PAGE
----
People with debilitating medical conditions would be allowed to grow 12 pot plants and all Wyomingites over age 21 could have marijuana for recreational use, according to a proposed initiative before the Wyoming Secretary of State's Office.
The 13-page proposed initiative was submitted last week by the Wyoming chapter of the National Organization for Reform of Marijuana Laws, members of which have been working on the initiative since the fall. Wyoming NORML hopes to have an initiative before voters in the 2016 election, but the group must first clear hurdles with the state.
Initiative supporters will face opposition from the Wyoming Association of Sheriffs and Chiefs of Police.
The proposed initiative is a hybrid of several states’ marijuana laws or bills, including Colorado, Washington and Wisconsin, said Jackson resident Chris Christian, executive director of Wyoming NORML.
While recreational uses of pot would only be allowed for people age 21 and older, people under age 21 could use it medically if approved by a doctor and guardian, Christian said.
The purchase of marijuana wouldn’t be exclusive to Wyoming residents. Out-of-state residents would be allowed to have the same amounts, too.
“We’re going to bypass all that stuff Colorado did,” Christian said, referring to the Centennial State’s marijuana laws that distinguish a lower amount of pot that out-of-state residents can buy compared to Colorado residents.
The proposed initiative would decriminalize recreational use and public displays of 3 ounces or less of marijuana.
The proposed initiative establishes penalties for more than 4 ounces of marijuana, except in the cases of people called caregivers who teach medical patients how to use it. The proposed initiative would make it a felony for everyone other than registered caregivers to have more than 12 ounces, with prison time starting at one year and fines starting at $100,000.
Driving under the influence of marijuana would be illegal, the proposed initiative states.
State employees who use marijuana cannot be fired, the proposed initiative states.
Patients would qualify for medical marijuana by a physician who has applied for permission to offer the service by the Wyoming Department of Health. Patients would need to get assistance from caregivers, who are registered by the Wyoming Department of Health. Caregivers could help them acquire pot or teach them to grow it. Caregivers must have never been convicted of a felony involving illegal drugs, a violent felony or any felony in the past 10 years, the proposed initiative states.
“This is someone you hire, like a nurse’s aide, who you hire to help with your elderly parents,” Christian said of caregivers. “They might teach you how to take the oil from it, how to make food dishes.”
Some language in the proposed initiative is purposely vague, Christian said, so that the Wyoming Department of Health can decide whether to delegate regulations to local departments of health.
“We left a lot of leeway deliberately in there so they could make their own program that would work for them,” she said.
For recreational use, retail dispensaries would be regulated by the Wyoming Liquor Control Board. Towns and cities would be allowed to entirely ban sale or dispensing of recreational marijuana. They could also restrict business hours, locations and the number of licenses within Wyoming liquor laws, the proposed initiative states.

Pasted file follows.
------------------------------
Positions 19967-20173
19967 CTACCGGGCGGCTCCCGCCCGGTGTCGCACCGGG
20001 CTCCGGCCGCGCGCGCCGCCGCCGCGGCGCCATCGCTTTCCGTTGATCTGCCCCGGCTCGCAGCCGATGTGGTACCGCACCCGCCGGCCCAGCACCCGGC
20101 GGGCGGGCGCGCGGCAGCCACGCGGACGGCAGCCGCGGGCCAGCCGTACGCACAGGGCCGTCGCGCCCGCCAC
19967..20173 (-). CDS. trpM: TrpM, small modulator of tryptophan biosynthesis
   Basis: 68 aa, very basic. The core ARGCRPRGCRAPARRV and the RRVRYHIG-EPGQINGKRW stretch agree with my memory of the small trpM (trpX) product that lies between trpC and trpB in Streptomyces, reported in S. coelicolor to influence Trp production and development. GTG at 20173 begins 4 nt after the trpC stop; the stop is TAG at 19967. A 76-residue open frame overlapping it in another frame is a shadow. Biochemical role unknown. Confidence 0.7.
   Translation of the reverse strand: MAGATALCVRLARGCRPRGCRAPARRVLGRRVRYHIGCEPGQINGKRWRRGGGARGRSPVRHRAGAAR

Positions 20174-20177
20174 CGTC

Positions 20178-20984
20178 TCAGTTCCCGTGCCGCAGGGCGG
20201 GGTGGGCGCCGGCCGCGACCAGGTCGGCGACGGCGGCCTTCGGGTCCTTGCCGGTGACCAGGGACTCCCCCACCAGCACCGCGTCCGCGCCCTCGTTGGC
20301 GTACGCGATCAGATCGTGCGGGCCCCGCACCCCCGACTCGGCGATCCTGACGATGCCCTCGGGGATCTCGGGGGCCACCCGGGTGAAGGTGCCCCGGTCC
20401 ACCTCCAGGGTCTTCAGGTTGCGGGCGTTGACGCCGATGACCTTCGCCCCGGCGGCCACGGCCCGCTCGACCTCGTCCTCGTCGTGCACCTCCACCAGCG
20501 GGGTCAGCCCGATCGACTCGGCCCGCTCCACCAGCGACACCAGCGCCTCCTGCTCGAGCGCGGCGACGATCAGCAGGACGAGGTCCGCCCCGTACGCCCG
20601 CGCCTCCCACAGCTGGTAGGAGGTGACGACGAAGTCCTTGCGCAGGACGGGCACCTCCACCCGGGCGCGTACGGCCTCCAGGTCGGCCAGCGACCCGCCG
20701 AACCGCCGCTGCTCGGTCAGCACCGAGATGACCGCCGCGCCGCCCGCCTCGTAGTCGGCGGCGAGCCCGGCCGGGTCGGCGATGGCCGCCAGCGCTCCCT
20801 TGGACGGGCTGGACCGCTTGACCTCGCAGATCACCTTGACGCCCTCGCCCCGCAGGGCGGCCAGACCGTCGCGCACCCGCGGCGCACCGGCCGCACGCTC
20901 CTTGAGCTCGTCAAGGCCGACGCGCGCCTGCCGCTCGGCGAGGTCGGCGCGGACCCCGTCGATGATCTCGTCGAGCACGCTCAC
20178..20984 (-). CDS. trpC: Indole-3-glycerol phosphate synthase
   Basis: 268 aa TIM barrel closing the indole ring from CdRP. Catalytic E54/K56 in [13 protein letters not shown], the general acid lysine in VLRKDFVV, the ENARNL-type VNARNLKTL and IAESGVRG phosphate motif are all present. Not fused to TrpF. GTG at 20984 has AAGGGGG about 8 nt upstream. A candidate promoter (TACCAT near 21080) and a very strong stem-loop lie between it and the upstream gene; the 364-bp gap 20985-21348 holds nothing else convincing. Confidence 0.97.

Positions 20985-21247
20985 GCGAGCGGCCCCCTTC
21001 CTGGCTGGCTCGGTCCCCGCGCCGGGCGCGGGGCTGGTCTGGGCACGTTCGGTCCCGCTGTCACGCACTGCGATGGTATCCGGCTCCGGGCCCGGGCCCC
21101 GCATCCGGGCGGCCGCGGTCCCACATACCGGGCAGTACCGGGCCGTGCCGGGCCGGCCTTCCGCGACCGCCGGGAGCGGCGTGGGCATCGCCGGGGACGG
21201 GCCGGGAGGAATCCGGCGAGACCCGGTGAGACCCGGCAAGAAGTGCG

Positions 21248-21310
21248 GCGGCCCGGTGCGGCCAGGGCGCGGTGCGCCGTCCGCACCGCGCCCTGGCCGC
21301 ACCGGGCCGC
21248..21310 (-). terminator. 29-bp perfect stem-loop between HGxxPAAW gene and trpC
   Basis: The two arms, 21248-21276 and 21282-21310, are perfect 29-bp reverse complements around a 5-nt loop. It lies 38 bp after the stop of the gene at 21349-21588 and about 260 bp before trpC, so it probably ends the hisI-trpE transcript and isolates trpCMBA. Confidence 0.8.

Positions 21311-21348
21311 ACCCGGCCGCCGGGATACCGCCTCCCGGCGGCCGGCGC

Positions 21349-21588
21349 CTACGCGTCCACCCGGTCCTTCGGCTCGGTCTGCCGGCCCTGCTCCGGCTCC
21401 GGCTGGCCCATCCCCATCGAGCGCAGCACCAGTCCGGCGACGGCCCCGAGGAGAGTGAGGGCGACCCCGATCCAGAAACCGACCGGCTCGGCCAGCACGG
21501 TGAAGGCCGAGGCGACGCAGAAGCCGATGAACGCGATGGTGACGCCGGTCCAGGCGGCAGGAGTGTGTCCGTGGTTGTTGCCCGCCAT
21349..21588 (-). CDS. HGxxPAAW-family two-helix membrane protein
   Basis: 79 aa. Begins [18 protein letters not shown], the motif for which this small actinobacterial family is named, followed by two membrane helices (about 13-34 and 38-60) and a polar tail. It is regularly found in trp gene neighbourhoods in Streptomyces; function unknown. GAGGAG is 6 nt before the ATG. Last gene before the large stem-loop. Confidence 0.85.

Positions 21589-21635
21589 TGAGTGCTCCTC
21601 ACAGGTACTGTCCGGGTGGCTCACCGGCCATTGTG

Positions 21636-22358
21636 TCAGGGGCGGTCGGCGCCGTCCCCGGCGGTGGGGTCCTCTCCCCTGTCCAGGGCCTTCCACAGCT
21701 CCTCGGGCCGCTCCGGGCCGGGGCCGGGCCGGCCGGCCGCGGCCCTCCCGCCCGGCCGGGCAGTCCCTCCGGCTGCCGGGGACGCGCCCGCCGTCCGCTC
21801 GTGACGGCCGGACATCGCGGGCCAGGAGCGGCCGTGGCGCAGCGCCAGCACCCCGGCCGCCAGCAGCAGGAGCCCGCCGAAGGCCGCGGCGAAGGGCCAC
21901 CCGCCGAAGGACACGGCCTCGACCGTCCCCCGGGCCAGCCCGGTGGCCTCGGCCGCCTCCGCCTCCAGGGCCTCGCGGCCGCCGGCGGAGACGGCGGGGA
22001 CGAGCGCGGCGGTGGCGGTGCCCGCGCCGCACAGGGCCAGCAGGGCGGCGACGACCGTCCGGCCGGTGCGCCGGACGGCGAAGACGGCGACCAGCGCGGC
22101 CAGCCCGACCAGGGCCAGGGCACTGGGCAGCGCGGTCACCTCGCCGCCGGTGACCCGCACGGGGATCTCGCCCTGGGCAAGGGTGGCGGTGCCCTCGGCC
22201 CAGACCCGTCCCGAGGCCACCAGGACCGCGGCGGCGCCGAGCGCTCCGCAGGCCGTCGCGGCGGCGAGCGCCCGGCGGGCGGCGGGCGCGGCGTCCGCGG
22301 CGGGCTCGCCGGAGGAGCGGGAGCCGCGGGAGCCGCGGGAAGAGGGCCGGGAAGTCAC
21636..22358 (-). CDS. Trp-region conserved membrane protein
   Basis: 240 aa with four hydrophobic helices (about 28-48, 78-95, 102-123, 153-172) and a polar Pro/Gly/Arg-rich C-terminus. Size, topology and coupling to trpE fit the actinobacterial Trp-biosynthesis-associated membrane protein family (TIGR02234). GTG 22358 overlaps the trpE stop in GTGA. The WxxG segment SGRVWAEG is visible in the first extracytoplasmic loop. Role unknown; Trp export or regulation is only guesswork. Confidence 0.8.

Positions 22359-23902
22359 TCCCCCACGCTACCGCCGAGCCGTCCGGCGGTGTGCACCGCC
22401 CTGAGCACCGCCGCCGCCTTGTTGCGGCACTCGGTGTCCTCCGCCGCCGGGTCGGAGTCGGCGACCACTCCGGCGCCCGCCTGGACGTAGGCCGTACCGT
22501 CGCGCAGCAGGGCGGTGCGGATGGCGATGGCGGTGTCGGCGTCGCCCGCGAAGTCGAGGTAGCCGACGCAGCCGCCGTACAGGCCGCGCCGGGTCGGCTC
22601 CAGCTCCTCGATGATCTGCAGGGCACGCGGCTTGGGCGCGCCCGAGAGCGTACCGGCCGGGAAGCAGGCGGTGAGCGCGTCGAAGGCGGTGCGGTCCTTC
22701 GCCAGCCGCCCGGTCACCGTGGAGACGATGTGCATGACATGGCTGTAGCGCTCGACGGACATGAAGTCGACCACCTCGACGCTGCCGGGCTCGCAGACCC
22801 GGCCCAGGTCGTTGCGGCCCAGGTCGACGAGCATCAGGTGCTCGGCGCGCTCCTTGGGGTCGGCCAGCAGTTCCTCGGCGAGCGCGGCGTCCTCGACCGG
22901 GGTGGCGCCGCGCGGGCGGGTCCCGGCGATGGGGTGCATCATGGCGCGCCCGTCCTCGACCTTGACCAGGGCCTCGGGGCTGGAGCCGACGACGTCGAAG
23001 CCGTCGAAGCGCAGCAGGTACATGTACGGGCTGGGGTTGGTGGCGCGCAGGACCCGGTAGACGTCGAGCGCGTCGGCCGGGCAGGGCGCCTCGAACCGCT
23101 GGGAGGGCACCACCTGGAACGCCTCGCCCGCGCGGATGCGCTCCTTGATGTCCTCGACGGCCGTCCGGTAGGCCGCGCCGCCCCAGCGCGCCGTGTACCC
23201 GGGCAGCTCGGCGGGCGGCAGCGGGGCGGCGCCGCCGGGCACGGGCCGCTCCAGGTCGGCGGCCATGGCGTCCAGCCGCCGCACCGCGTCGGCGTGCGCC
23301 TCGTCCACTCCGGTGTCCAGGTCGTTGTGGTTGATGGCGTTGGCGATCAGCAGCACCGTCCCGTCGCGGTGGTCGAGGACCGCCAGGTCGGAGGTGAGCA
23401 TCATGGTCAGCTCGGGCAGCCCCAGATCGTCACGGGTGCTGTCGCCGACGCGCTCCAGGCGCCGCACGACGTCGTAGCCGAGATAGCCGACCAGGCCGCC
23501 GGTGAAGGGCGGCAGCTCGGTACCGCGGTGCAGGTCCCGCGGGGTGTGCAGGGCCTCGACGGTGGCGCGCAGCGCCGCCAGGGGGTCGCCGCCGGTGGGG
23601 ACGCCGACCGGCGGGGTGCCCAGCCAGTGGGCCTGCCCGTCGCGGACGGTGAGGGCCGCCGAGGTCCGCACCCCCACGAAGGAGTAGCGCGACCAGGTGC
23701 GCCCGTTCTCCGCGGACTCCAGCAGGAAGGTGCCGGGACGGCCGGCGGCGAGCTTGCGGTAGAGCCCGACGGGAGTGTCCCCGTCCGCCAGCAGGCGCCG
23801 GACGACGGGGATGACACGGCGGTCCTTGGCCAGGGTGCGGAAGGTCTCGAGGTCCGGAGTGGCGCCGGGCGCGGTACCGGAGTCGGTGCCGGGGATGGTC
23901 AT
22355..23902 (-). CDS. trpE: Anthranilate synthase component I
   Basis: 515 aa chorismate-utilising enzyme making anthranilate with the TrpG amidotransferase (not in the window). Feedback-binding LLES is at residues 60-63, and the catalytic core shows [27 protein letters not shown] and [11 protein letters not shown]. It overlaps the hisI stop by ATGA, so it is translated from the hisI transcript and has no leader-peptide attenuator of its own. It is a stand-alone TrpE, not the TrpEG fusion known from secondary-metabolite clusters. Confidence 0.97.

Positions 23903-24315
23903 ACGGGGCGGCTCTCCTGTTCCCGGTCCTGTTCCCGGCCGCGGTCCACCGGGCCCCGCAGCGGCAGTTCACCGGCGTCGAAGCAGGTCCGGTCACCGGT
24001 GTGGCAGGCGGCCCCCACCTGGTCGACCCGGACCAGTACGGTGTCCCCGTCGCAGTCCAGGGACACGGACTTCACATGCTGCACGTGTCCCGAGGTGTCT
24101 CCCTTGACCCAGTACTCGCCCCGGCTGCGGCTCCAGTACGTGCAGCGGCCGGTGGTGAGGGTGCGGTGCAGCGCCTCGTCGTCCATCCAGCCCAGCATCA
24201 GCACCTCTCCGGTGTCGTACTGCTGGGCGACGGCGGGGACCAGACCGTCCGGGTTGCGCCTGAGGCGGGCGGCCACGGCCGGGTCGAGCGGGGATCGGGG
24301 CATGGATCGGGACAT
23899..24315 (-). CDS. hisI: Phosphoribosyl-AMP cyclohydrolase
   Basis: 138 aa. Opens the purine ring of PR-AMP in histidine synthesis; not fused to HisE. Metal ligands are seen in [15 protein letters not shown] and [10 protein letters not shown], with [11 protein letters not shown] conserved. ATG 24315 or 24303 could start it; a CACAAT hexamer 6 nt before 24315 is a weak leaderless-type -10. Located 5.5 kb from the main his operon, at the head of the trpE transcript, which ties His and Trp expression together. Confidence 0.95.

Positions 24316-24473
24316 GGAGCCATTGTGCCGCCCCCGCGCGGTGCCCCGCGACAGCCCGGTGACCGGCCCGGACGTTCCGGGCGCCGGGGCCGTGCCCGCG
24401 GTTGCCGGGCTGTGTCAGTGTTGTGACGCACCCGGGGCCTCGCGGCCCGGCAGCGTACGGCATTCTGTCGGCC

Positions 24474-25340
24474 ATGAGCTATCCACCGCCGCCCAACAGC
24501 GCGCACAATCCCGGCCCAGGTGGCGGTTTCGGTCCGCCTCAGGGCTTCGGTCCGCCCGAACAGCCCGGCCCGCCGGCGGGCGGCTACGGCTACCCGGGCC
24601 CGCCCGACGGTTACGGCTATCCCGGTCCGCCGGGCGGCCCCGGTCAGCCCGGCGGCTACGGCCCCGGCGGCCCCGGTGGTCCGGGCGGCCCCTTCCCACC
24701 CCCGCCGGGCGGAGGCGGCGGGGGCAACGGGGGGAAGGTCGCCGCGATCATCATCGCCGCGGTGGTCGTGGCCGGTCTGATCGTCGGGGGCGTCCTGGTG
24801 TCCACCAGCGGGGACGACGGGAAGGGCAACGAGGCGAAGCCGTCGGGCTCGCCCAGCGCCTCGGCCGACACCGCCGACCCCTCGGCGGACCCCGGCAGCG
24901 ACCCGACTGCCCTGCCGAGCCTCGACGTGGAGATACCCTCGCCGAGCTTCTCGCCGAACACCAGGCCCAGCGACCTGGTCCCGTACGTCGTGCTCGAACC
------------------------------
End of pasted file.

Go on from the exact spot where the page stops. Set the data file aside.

Sales tax on recreational pot could not exceed 25 percent of the wholesale value. Sales taxes would go toward administering the program, with additional revenue going to the state's General Fund, which is the account that funds state government operations. Excise taxes, which are taxes government levies on a specific product or service, cannot exceed 15 percent prior to Jan. 1, 2020. Afterward, the Wyoming Legislature can determine the rate. Excise taxes would go to the public school capital construction fund, the proposed initiative states.
Forms of hemp used for making rope or hay would be legal and regulated, Christian said.
Before the initiative appears on the ballot, Wyoming NORML must clear hurdles with the state. That includes legal review by the Wyoming Attorney General’s Office and the Legislative Services Office. State agency directors must estimate fiscal impacts, said Peggy Nighswonger, state elections director.
By Jan. 21, the Secretary of State’s staff and NORML representatives will meet and discuss whether the proposed initiative is written in a way to conform with state laws.
A petition must be printed and signatures must be gathered from across the state, Christian said
The number of signatures necessary to get the initiative on the ballot will be a portion of the number of voters in the 2014 election, Christian said.
The board of the Wyoming Association of Sheriffs and Chiefs of Police is opposed to legalizing marijuana, Byron Oedekoven, the group’s executive director, said.
Oedekoven noted that experts at the U.S. Food and Drug Administration and other federal agencies have not recommended legalization.
“It was initially touted as being for terminal or end-of-life (care), if you will, but the sheer number of folks that have medical exemptions or allowances has increased far above what (law enforcement) would want it to be,” he said of medical marijuana laws.
He believes legalization will bring more pot into the state and not all of it will be lawfully purchased. Some could be purchased from Mexican cartels.
“I’m not sure we want to finance their operations,” he said. “We’re already fighting guns and crime.”
More people will drive under the influence of marijuana if it were legalized, which poses a risk on Wyoming roads, Oedekoven said.
“We’re doing our best to make a difference in death from traffic accidents,” he said. “(Legalization) will make an impact on that.”